Planet Days
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Planet Days

Wind is soaring, coal is sinking, and the US is clueless

In a year that’s been bad for just about everyone, one sector is soaring: wind.

This month, while oil prices plummeted to all-time lows, offshore wind raked in $35 billion, up 319% from last year. And new research published this week shows that offshore wind turbines in the United Kingdom are on the verge of not only paying for themselves but also paying customers to use them.

“Offshore wind power will soon be so cheap to produce that it will undercut fossil-fuelled power stations and may be the cheapest form of energy for the UK,” said lead author, Malte Jansen, in a statement.

This follows one of the only good trends of 2020. Despite the economic crash caused by the pandemic, renewable energy has proven reliable and resilient in an otherwise shaky energy sector.

Case in point: For the first time ever, renewable electricity generation in the European Union, driven by wind and solar installations, beat out fossil fuel generation in the first half of 2020.

So, why do you care? Of course, wind power is good. I don’t have to convince readers of Planet Days otherwise. But now it’s also economically sound — no strings attached — and this may finally persuade some skeptical U.S. politicians.

For years, opponents of clean energy (overwhelmingly Republican) have argued that wind investments are too expensive, and there are too many jobs at stake. Voters, without concrete evidence, have taken these arguments as truths. After all, it seems cheaper to keep running an existing coal- or gas-powered plant than building a wind farm.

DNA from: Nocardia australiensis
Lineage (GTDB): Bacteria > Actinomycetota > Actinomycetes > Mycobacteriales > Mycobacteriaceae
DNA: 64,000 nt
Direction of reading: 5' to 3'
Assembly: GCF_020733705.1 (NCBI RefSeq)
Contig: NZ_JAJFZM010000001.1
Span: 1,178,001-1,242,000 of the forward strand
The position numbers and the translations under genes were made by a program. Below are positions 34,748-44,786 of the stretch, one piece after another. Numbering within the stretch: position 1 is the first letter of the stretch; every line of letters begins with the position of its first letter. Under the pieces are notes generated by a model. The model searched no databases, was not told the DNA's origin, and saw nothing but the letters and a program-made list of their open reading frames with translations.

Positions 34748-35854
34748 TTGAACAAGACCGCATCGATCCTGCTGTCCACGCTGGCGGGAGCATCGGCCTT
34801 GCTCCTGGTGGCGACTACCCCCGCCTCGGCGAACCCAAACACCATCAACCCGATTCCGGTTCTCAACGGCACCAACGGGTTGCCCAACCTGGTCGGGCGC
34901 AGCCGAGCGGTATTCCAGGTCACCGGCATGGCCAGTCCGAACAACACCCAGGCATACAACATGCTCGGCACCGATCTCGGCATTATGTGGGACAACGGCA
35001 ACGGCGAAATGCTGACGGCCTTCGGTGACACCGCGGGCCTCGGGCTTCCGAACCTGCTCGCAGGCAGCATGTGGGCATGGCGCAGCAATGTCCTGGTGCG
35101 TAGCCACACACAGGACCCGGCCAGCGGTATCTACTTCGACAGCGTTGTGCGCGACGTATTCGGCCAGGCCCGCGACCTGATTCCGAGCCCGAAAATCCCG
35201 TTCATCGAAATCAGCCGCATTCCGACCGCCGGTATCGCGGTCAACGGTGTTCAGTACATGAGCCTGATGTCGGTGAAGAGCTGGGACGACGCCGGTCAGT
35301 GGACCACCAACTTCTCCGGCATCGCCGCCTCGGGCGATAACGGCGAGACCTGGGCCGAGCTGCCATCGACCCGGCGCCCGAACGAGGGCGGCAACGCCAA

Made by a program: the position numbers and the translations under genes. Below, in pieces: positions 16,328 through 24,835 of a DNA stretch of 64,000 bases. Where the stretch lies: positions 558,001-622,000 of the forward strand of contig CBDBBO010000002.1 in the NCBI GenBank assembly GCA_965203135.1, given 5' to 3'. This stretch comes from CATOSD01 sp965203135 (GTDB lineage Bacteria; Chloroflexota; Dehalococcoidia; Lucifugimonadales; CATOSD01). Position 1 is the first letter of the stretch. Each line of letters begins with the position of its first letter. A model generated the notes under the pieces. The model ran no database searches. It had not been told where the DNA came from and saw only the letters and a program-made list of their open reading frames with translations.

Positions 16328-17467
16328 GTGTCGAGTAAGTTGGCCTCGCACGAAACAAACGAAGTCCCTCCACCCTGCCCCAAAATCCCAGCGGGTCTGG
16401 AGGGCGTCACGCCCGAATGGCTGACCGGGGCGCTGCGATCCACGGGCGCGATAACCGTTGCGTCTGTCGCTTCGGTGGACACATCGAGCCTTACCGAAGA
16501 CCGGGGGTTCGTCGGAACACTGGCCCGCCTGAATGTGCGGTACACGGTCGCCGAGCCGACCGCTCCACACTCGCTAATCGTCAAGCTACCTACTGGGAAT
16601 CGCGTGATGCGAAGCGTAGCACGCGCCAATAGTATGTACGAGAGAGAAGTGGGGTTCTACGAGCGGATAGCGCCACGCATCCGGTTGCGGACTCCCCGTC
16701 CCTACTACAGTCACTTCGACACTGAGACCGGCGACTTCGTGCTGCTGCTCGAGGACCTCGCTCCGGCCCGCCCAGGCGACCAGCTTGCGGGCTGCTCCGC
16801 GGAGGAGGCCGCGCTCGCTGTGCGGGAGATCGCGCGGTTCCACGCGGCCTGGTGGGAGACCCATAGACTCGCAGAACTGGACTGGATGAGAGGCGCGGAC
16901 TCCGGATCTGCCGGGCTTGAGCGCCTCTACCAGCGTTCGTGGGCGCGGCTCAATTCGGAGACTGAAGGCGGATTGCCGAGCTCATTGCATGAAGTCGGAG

But both these arguments are no longer true.

A report published this March, amply titled “How to waste over half a trillion dollars,” showed that it’s cheaper — $600 billion cheaper — to generate energy from new renewables than from new coal plants in all major markets. The researchers also predict by 2030 it’ll be cheaper to build new renewables than to even run existing coal plants.

Meanwhile, in the United States, coal production just hit its lowest level since 1978. Those numbers came a day before U.S. President Donald Trump traveled to Texas to hoot and holler about another fossil fuel industry: oil and gas.

But Texas, a state so entrenched in fossil fuels that one of its professional football teams was literally named the Oilers, also leads the country in wind generation, producing 28% of the U.S.’s wind-powered electricity in 2019. And by turning our heads from a dying industry to a soaring one, we make not only a smart economic decision — but a sustainable one.

The coal industry in the U.S. only employs 53,000 workers, even after three and a half years of aggressive pro-coal energy policy. In wind power, there’s over 111,000 jobs and growing. There’s plenty of opportunity for coal workers to transition to the renewable energy sector.

We need more renewable energy policy, and those in power need to be convinced. One way to do so is by backing all this wind talk with economic force. Because money talks.

Unfortunately, even a sound economic investment in wind, as we’ve seen in all these recent findings, is not enough to convince many leaders, including Trump, to switch over to renewables. Fortunately, votes also talk.

This November, the strongest statement we can make is booting the nay-sayers out of office. And we can only hope a fresh wave of leaders will push us toward a more sustainable future.

An environmental newsroom with a flair for drama and a fanfare for Earth, informing and empowering people who prefer the planet liveable.

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Brandon Pytel

Brandon Pytel

Environmental writer living in Washington, DC. Opinions are his own.

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